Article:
Through the end of the 20th century, Chilean wines were often associated with poor quality, including bad taste and rudimentary winemaking techniques. Outside investment transformed this industry by bringing in better equipment and more effective production techniques to Chile's vineyards.

Today, Chilean wines are known for their versatility and vastly improved taste. Chile's alluvial soil, which is rich in minerals and organic matter, adds unique dimensions of flavor to grapes grown in the region. A long, dry growing season allows grapes to develop slowly over time, bringing out their every nuance. The country's coastal geography also creates big changes in temperature from day to night, which locks in the acidity of the grapes.

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In addition to ever-increasing quality, Chilean wines remain surprisingly affordable. In fact, a top-rated bottle by The New York Times in 2007 cost just $9. In 2008, more than 88 percent of Chilean wines in the U.S. sold for less than $10 a bottle, with most priced between $3 and $7. Even as some Chilean vineyards began to focus on premium bottles at a higher price point, average prices for Chilean wines still hovered around $5 per bottle as recently as June 2011.

These low prices persist largely because the region is still considered up-and-coming and can also be attributed to the country's natural winemaking advantages. Vineyards in Chile are among the only wine regions in the world not plagued by phylloxera, a pest that has ravaged other vineyards. The lack of pests, combined with rich soil, largely eliminates the need for pesticides and fertilizers; this means that Chilean wines often cost less to produce than wines in other areas, resulting in a lower price for consumers.

Tempted by the low cost and wide variety of Chilean wines? Read on to learn how to pick the perfect bottle to complement your favorite meals.

Many of Chile's red wines pair well with beef and other savory meats.
Many of Chile's red wines pair well with beef and other savory meats.
©iStockphoto.com/Jacob (Cobi) Babchuk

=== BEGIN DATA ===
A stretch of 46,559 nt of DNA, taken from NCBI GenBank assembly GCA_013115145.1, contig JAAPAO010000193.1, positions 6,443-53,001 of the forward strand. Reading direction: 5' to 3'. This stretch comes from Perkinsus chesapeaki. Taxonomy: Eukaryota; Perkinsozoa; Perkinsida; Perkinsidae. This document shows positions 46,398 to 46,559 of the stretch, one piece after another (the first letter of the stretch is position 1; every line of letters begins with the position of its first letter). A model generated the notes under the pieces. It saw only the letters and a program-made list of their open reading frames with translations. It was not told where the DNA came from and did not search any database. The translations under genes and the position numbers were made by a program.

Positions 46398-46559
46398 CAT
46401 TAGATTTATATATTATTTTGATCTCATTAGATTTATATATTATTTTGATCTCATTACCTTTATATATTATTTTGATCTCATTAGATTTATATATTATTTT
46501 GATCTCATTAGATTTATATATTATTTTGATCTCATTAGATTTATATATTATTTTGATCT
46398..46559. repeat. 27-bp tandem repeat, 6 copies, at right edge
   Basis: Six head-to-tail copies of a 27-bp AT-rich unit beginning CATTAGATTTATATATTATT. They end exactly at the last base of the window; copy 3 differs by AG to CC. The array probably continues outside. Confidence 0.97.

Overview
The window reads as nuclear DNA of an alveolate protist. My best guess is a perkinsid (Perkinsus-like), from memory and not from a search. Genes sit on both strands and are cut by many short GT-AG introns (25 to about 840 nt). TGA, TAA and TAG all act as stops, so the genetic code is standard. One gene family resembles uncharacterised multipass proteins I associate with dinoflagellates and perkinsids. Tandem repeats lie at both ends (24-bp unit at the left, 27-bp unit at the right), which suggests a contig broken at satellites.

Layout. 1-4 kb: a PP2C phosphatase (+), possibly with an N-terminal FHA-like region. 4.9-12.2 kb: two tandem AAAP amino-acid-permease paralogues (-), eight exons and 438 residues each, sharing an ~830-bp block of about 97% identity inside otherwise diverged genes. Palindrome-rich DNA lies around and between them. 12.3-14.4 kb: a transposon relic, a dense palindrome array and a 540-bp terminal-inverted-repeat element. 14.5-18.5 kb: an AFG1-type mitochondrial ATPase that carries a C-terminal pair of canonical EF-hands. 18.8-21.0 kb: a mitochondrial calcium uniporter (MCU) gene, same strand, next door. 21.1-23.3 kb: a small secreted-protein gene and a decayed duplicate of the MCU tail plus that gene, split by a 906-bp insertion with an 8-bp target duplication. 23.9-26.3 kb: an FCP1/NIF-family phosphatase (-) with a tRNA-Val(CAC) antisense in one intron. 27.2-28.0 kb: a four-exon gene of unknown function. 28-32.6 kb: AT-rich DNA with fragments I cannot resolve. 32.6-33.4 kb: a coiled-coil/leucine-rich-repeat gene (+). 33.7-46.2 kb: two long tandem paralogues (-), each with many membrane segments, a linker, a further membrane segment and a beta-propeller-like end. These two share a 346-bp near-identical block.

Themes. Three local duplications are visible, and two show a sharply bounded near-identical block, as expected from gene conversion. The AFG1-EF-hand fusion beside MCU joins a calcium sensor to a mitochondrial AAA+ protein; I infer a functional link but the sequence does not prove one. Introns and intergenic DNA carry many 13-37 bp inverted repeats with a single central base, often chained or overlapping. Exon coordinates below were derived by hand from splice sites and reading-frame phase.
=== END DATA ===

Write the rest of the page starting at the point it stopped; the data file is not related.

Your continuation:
Ready to give Chilean wine a try? Maximize your drinking experience by pairing your bottle with the right food to complement, or even heighten its flavor. White wines, such as a fresh and light bottle of sauvignon blanc, work best with salads, cheeses and almost any type of shellfish. The rich, oaky flavor of chardonnay brings out the best in salmon and other oily fish dishes and poultry, and the spicy, floral taste of riesling complements the savory nature of traditional Peruvian cuisine.

If reds are more up your alley, you'll find Chilean cabernet to be the most versatile of the country's wines. This intensely dark red wine pairs well with pizza and burgers. Syrah, which has hints of pepper, berries and plum, is commonly served with lamb and beef, as well as sausage and other pork dishes.

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For a true taste of Chile, pick up a bottle of the country's signature carmenere. Rich in cherry and raspberry but tempered with a bit of spice, carmenere serves as the perfect complement to Chilean cuisine. Try it with red meat or corn dishes, including classic Chilean meat pies, Spanish paella and even your favorite chocolate.

Affordable, sustainable and versatile -- what's not to love about Chilean wine?

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Sources

  • Asimov, Eric. "From Chile, History in a Bottle." The New York Times. Oct. 17, 2007. (July 15, 2011). http://www.nytimes.com/2007/10/17/dining/reviews/17wine.html?adxnnl=1&ref=chile&adxnnlx=1310729485-rEwf7FGoZt/YZL427OGIVQ
  • Franklin, Jonathon. "Chile Earthquake Rattles Wine Industry as Millions of Bottles' Worth is Lost." The Washington Post. March 4, 2010. (July 15, 2011). http://www.washingtonpost.com/wp-dyn/content/article/2010/03/03/AR2010030304180.html
  • Morss, Elliott R. "Marketing Strategies of the Southern Hemisphere Wine Producers." Morss Global Finance. June 2011. (07/20/2011) http://www.morssglobalfinance.com/marketing-strategies-of-the-southern-hemisphere-wine-producers/
  • National Association for Specialty Food Trade. "Moving Upmarket." 2011. (07/20/2011) http://www.specialtyfood.com/news-trends/featured-articles/market-trends/moving-upmarket/
  • Schachner, Michael. "Maipo: Chile's Cradle of Cabernet Sauvignon." Wine Enthusiast Magazine. May 18, 2011. (July 15, 2011) http://www.winemag.com/Wine-Enthusiast-Magazine/Web-2011/Maipo/
  • Schachner, Michael. "Wine Region of the Year-Colchagua Valley." Wine Enthusiast Magazine. Dec. 5, 2005. (July 15, 2011) http://www.winemag.com/Wine-Enthusiast-Magazine/December-2005/Wine-Region-of-the-Year-Colchagua-Valley/
  • Vitner's Circle. "Chilean Wine Regions: Gaining Momentum." (July 15, 2011) http://www.vintnerscircle.com/blog/wine-regions/chilean-wine-regions/
  • Wines of Chili. "From Wine to Food." 2009. (July 15, 2011) http://www.winesofchile.org/chile-basics/what-to-drink/wine-to-food/